Walter-Veach-BearsStaley’s Bears 1920-1921

William Walter Veach, Jr.

Height: 5’11” Weight: 180
Born: 9/29/1892 Macon, GA
Died: 2/10,1976 Monroe, LA
High School: Unknown [Indianapolis?]
College: None

Even though he was only ever used as a substitute at half back in just the first two 1920 Staley football games, Veach liked being considered part of the future Bears’ team. In the fall of 1925, in order to help sustain their Chicago franchise [and perhaps save the NFL], owners Halas and Sternaman signed college football phenome Harold Grange and went on a national barnstorming tour for two months. On January 16, 1926 Veach’s Monroe [Louisiana] News-Star newspaper reported:

“Walter Veach of this city, is the proud owner of a football which has been autographed with the names of ‘Red’ Grange and other members of the Chicago Bears professional football team. The ball was used in the New Year’s day game at Jacksonville, Fla., when the Bears and Ernie Never’s All-Stars played.

Veach is a former player on the Chicago team and the ball was presented to him when he went to New Orleans last week to witness the game between the Bears and Lester Lautenschlaeger’s team of southern stars.”

Veach also attended Staley Day at Wrigley Field in 1956 and proudly posed with nationally-known teammate Charlie Dressen in the later banquet photo. About a year later in an article about Veach in the Monroe Morning World, the sports reporter concluded, “He [Veach] greatly enjoys telling of past experiences.”

You could say that Walter Jr.’s papa was a rolling stone. Indiana native William Walter Veach Sr. played baseball for two major and many minor league and club teams in 11 states and 2 foreign countries from 1884 until 1897. He acquired the lyrical sobriquet “Peek-a-Boo” while pitching for the Kansas City Cowboys in 1884. Walter Jr., sometimes referred to by Indiana sportswriters as “Young Peekaboo,” spent most of his youth in Indianapolis. After only one year of high school he thought to follow in his dad’s footsteps as both a professional baseball player and a steamfitter. However, by the time he was 17, he was serving in the U.S. Navy as a 2nd Class Fireman in the Engineer Corps. After his stint in the navy he went from local club teams to minor league teams when he wasn’t fixing pipes. Just as he was to become a catcher with the Minneapolis Millers of the American Association in the spring of 1917 he went into the U.S. Army.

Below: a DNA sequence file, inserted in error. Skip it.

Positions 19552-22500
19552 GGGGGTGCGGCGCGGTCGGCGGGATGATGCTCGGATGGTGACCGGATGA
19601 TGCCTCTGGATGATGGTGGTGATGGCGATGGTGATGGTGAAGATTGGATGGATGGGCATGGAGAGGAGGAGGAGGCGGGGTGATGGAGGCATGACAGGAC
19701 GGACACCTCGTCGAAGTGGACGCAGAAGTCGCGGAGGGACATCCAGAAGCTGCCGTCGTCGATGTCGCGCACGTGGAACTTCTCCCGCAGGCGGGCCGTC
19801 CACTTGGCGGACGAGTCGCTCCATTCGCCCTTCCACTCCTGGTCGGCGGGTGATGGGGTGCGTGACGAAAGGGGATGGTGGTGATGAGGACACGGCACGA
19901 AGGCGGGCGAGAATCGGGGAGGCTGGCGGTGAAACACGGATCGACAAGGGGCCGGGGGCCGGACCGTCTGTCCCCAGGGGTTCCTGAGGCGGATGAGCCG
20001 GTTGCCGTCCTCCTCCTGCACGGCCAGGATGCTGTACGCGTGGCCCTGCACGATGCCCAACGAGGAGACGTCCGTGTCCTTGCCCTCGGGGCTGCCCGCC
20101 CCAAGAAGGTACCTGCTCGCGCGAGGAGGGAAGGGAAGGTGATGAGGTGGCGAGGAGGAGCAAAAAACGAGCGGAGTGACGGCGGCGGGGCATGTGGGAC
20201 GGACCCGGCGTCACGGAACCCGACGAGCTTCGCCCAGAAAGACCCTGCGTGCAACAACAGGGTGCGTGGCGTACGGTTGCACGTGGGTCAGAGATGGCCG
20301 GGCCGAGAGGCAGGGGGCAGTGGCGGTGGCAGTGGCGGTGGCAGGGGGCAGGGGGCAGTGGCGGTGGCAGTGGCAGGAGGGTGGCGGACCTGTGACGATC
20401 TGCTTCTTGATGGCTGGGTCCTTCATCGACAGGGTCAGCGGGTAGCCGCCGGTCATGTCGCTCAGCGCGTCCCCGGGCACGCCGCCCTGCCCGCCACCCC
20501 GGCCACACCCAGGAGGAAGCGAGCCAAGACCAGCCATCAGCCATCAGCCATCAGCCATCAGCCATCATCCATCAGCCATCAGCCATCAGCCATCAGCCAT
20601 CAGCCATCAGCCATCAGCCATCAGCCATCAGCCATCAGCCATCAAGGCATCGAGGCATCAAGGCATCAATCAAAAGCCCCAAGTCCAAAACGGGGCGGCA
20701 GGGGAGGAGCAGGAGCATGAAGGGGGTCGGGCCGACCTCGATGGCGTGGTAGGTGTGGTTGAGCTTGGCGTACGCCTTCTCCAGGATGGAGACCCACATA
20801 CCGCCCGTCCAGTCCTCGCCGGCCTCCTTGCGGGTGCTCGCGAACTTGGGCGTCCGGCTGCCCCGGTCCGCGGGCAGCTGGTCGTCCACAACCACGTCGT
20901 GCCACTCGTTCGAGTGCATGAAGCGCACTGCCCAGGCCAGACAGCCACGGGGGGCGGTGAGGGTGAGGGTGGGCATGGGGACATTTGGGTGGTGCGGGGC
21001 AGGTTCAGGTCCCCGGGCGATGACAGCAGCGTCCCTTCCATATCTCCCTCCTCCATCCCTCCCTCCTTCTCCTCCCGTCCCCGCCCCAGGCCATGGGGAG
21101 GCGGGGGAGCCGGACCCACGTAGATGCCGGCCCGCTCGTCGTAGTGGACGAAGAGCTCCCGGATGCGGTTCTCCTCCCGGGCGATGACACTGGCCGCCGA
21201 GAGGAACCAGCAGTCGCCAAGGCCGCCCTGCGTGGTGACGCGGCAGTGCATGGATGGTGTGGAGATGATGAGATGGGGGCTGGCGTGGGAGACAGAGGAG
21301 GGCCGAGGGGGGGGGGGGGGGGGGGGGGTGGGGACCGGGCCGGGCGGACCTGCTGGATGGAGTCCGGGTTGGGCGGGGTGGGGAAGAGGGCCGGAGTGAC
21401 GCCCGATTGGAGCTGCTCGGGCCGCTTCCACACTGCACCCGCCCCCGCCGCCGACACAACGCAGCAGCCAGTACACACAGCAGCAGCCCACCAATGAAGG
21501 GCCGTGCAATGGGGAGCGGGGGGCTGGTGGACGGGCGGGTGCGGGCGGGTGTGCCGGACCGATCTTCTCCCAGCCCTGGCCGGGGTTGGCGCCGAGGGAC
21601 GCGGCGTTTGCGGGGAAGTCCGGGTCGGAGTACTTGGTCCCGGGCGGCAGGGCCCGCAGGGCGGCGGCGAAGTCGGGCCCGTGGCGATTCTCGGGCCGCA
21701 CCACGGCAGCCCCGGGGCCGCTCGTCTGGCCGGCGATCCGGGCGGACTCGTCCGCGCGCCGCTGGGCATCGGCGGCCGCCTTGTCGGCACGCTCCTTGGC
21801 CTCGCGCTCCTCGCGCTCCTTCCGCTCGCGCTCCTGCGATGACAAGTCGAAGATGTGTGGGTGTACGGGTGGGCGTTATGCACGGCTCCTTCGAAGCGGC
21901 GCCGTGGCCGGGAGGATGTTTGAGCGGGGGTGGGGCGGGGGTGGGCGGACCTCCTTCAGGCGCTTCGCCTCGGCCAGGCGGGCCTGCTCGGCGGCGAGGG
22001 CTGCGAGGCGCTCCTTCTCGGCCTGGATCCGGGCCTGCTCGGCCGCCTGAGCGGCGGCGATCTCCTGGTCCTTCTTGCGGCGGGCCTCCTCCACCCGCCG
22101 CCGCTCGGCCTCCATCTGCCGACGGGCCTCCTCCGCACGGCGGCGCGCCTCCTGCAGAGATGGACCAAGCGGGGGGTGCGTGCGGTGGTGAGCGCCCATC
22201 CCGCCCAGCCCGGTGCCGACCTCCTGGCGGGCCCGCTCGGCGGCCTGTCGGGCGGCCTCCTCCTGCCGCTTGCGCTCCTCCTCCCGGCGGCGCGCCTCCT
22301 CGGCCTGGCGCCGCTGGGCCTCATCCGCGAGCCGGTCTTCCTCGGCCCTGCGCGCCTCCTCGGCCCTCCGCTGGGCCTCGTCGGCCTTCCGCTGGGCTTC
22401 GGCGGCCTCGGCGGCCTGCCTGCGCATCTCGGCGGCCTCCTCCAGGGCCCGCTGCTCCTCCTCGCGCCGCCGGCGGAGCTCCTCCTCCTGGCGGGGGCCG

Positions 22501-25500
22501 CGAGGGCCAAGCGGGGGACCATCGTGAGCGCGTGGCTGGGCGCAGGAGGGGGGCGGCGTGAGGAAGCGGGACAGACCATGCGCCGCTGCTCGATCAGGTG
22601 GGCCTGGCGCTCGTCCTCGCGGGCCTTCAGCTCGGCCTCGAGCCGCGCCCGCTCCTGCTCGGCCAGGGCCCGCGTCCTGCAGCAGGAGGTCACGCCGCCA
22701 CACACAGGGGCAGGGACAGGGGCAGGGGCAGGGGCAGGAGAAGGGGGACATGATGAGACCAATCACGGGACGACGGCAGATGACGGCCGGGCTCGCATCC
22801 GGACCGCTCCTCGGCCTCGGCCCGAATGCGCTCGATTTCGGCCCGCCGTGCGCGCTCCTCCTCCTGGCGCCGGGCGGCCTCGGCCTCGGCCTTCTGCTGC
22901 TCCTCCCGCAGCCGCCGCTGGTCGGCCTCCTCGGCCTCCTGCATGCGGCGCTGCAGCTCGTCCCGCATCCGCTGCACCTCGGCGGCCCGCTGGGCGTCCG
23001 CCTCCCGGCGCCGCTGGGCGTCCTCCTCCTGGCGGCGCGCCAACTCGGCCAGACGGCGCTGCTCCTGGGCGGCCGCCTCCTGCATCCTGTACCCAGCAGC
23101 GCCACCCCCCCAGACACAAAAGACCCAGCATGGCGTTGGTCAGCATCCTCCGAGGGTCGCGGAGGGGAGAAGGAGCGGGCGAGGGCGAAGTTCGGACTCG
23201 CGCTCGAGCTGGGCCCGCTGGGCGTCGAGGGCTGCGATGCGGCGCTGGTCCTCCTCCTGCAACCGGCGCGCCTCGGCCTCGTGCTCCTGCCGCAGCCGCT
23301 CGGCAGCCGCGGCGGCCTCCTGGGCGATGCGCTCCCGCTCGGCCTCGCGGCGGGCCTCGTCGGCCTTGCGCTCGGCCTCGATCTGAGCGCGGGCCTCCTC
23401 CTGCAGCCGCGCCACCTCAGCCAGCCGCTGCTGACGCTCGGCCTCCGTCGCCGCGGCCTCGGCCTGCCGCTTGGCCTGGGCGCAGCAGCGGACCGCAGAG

After 16 more months of military service Walter Jr. was back in Indianapolis catching for the Nordyke-Marmon industrial league team. Nordyke was a well-known company that built mills in the Midwest. Perhaps this is what brought Veach to Decatur, for by September 19, 1919 he was playing catcher for the Staley industrial league baseball team and a few days later took a position in the plant. On September 25 of that year he was one of 30 men who came to the first day of practice for Staley’s new football club. With little-known formal gridiron experience on his resume, Veach [always misspelled as “Veech”] became the starting left half back on a squad that had future Staley pro players Jack Mintun, Red May, Jake Lanum and Charlie Dressen.

In the spring of 1920 Veach continued to work at the Staley plant and played on the improved baseball team with George Halas as captain. On May 26, 1920 Walter married Decaturite Alma Elizabeth Shields. Three weeks later Veach and two other newly-wedded ball players received silver pitchers as each came to bat, gifts from the Staley employees. In July though Walter threatened to turn in his uniform because manager McGinnity wasn’t giving him enough time behind the plate, but he ended up finishing out the season and then playing football for the Decatur Staleys that fall.

In 1921 Veach moved on to be the manager of the Springfield Sangamo-Electric baseball team and later moved to Monroe, Louisiana. In Monroe he played baseball in the Cotton States League until 1925 before becoming a part-time umpire. Over the next 40 years he worked at various times as a sanitary inspector for the city; as a maintenance man in the city water department; for the U.S. government at Oak Ridge, TN during World War II; as assistant Civil Defense director for the city, and finally as president of the local plumbers and steamfitters union. He was a singer, very active in the Masons and a long-time member of the American Legion. He passed away when he was 83 and was buried in the Mulhearn Memorial Park Cemetery in Monroe.

Copyright ©2015 Mark W. Sorensen.